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Review: Asteroids


Angie, a high school senior in a small rural town gets accepted to a big college in NYC. Now, she must decide whether to tell her parents about her desire to study music in a big city far away for fear they won't understand.


Many filmmakers are driven to create stories that mirror their own experiences and choices and Brian Pittala’s coming of age story of a young girl at a major crossroads is no exception. The aim is to take those moments of choice that feel very specific to you and present them as the universal experience that they actually are. Pittala along with his cast and crew do a fantastic job with this as they present us with Angie (Sera Barbieri) a precocious young woman with one foot still very much in the freedom of youth. As she grapples with the option presented to her to travel to New York and potentially realise her dream of working in music, the story establishes, then slowly unravels the trappings of childhood, leaving in its place the terrifying spectre of choice and accountability.

The film makes no bones about having to spend time on character set-up. With a running time of 22 and a half minutes, this is on the long side for a short film, but none of those minutes are wasted. Pittala’s script establishes the vital character dynamics that play into Angie’s ultimate dramatic question – pursue her creative potential or secure financial stability. Her dual-edged relationship with her parents essentially embodies the choice before her as her mother leaves her with job applications to fill out on her way to her job, while her father unabashedly supports her music while struggling with unemployment.

Angie’s decision-making journey leads her to seek the advice of her best friend, Lily (Amelia Samson) whose largely unsuccessful attempts at being a responsible high school senior acts as a great foil for Angie, forcing her to reveal her carefree childishness and confront the reality in front of her. Sampson and Barbieri have fantastic chemistry, selling their deep friendship whether through heartfelt conversations or sneaking free pizza from Lily’s job. The film very much feels like a last hurrah of childhood and their dynamic sells that brilliantly. This is augmented by Pittala employing a visual and musical style very reminiscent of early 2000s comedic sentimental dramas like Garden State, perfectly capturing the emotional dichotomy of living in the moment of youth but with it already feeling like a memory.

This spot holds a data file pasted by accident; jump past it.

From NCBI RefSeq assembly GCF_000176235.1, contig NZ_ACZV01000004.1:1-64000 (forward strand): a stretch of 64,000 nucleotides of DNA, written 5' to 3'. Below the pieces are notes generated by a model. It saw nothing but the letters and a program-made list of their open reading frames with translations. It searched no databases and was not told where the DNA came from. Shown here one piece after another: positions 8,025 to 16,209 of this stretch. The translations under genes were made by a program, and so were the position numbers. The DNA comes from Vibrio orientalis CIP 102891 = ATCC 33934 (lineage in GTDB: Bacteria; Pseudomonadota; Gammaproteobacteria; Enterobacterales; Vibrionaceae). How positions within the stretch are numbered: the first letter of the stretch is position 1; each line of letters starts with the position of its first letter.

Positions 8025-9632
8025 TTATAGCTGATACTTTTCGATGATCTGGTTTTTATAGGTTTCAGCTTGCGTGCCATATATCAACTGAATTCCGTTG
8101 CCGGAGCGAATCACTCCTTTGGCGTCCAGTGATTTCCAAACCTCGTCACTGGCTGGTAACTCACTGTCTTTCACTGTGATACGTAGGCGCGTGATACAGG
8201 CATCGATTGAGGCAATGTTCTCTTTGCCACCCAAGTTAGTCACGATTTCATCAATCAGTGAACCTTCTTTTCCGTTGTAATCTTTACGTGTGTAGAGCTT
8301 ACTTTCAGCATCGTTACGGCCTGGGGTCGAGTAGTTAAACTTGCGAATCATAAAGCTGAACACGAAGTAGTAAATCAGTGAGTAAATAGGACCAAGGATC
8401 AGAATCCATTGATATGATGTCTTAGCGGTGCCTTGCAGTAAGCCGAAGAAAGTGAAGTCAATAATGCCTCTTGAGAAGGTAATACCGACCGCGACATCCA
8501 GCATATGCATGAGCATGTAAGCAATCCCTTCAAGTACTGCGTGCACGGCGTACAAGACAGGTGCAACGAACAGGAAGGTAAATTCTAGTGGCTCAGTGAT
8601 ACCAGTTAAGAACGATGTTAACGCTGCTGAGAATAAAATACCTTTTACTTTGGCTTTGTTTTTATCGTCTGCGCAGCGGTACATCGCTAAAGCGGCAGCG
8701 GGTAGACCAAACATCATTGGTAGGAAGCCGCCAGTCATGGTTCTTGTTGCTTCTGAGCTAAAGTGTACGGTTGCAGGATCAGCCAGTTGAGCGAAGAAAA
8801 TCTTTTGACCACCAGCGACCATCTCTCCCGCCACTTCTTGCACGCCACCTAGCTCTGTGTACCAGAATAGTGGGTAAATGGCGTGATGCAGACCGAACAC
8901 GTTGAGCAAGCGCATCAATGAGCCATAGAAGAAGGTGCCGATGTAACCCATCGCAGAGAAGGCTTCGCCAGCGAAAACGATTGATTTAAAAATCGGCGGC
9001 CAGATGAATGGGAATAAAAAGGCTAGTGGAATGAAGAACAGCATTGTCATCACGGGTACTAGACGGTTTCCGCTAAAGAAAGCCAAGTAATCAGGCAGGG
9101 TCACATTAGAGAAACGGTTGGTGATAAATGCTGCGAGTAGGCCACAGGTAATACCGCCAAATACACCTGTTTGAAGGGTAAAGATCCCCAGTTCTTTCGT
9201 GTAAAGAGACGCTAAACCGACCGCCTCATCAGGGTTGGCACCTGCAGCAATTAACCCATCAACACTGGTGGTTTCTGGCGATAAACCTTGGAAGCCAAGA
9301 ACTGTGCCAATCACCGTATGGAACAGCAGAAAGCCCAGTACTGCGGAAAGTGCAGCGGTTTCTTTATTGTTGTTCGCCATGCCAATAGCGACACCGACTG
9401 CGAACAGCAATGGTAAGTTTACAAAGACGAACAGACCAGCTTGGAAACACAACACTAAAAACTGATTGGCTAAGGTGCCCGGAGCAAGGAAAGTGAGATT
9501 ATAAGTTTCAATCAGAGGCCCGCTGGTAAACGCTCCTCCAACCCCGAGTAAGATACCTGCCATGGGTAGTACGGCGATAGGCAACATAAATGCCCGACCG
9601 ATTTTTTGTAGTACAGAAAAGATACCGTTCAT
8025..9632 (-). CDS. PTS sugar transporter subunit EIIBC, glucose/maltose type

The music choices paired with the cinematography serves to elevate an already personal and emotionally earnest story and does so with a maturity and narrative pacing that makes you feel like you have been watching a feature film rather than a short. This is a great example of the kind of drama that sticks to its guns in terms of what it wants to explore but does not overindulge in how much “movie” it can put on screen. Nothing is presented that we do not need to experience and Pittala, also pulling editing duties ensures that the story continues to move apace while still taking time to let crucial moments land.

This is a relatable, nostalgic and engaging movie that has no qualms about smacking you right in the feels. It is very easy for the audience to overlay their own lives onto Angie’s journey, which makes it a great choice for anyone looking for a movie that they feel understands the universal experience of taking a chance on yourself.

Studio: BPitty Films | Year: 2022 | Genre: Comedy/Drama | Duration: 22 Mins | Suitability: Mature



Director: Brian Pittala | Producer: Brian Pittala | Writer: Brian Pittala

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